Woodstock Extends Moratorium on Single-Family Apartments

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Single family aparment in Downtown that was placed with a moratorium. Photo Courtesey: Armando Carillo

Staff Writer: Sam Snyder

Downtown Woodstock, with an unbalanced number of apartments, have decided to put a moratorium on the growth of single-family apartments. This means that they are going to extend the stoppage of building apartments in Downtown Woodstock to balance out the population growth because of all the apartments. 

 

Woodstock population has grown a little too much then expected since 2010. As of 2010-2014, the total Woodstock population is 25,672, which has grown 155.44% since 2000. The population growth rate is much higher than the state average rate of 21.03% and is much higher than the national average rate of 11.61%. 

Since, the population is becoming overwhelming for the only 11.6 square mile town they are planning to reduce the population growth by about 10%. The apartments have been the main problem when it comes to population growth in Woodstock. Its causing an extreme amount of un-wanted traffic, noisy roads, and even complaints to the city.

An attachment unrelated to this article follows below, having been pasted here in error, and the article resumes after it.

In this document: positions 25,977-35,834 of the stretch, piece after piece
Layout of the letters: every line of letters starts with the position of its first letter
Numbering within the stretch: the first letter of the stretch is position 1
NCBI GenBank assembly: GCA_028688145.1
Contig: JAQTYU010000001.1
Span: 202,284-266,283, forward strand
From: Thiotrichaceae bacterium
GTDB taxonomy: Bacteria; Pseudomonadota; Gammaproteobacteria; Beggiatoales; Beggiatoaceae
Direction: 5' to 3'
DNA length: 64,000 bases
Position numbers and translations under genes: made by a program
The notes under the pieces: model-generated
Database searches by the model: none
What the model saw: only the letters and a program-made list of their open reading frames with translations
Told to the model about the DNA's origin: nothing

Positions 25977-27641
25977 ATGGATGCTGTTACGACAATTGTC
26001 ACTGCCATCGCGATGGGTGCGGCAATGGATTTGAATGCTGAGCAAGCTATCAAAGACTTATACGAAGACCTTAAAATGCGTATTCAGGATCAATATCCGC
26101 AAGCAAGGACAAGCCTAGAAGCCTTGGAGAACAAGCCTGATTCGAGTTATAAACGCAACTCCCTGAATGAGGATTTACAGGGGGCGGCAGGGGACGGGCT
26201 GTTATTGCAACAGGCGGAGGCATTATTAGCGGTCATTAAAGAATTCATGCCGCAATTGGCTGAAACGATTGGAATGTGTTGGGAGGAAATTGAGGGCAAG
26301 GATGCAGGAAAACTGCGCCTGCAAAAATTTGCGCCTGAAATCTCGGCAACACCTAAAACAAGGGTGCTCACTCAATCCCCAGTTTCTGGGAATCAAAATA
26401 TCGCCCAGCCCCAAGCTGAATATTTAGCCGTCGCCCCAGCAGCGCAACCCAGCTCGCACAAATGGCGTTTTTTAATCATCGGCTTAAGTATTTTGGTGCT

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Above is a picture of the main problem that the apartment popoulation exceeded 20% Photo Courtesey: Armondo Carillo.

The moratorium has been in place for a few months now. It started in Early October, and has been very effective. They were planning on just making it last to September, but they keep adding extensions. The Moratorium is planned to end on December 12. Though another extension may be made on the moratorium, from the research taken they are stopping the ban of renting apartments and people can buy an apartment in the town of Woodstock by December 12. 

 

According to journalist David Ibata, ” Woodstock imposed a 90-day moratorium, which expired Nov. 14, after determining its 3,377 rental units accounted for 21.4 percent of the city’s housing stock. Official policy limits the proportion of rentals to 20 percent.”. Which means the city is trying to lessen the number of apartments in the city of Woodstock by 1.4%. This doesn’t seem like much, but will make a huge difference when it comes to balancing the number of apartments, condos, and homes. 

Another journalist named Madison Hogan said in her article “The mayor and city council seek to weigh land use policy with private property rights, while promoting a positive balance of units intended for rental versus ownership, the ordinance said.” Which means that the ordinance doesn’t want to outweigh the amount of land policy use to the amount of private property rights that the people have. Which is very respectable because they hope for positive feedback as they do a positive act for the city of Woodstock. 

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